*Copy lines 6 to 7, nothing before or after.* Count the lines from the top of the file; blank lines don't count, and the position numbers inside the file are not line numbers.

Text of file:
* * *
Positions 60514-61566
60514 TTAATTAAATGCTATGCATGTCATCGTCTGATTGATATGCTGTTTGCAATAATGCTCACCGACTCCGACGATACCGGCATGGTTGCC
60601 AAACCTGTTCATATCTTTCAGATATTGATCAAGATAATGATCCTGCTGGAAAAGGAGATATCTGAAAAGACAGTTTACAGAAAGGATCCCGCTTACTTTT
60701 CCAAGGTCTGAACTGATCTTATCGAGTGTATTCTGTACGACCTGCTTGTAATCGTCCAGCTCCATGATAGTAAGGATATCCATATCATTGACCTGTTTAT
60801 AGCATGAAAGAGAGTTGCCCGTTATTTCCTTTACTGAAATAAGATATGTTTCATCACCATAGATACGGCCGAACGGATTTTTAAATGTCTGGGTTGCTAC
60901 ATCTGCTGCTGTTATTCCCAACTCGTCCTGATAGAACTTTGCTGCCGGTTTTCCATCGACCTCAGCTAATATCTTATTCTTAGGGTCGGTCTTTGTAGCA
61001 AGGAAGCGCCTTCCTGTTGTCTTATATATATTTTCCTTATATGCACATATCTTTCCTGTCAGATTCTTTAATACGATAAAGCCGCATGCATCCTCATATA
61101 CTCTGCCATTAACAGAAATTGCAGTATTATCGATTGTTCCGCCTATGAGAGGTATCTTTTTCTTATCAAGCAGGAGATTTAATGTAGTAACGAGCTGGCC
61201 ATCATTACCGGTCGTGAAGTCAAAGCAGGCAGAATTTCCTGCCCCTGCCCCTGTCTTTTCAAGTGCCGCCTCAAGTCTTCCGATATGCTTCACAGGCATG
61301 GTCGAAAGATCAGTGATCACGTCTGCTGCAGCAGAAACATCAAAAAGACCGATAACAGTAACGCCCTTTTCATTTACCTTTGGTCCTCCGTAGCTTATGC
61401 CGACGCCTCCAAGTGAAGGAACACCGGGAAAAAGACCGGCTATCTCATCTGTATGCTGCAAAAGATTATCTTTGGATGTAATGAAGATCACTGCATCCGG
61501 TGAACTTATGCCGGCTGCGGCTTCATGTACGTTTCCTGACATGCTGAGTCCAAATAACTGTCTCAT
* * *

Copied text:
60901 ATCTGCTGCTGTTATTCCCAACTCGTCCTGATAGAACTTTGCTGCCGGTTTTCCATCGACCTCAGCTAATATCTTATTCTTAGGGTCGGTCTTTGTAGCA
61001 AGGAAGCGCCTTCCTGTTGTCTTATATATATTTTCCTTATATGCACATATCTTTCCTGTCAGATTCTTTAATACGATAAAGCCGCATGCATCCTCATATA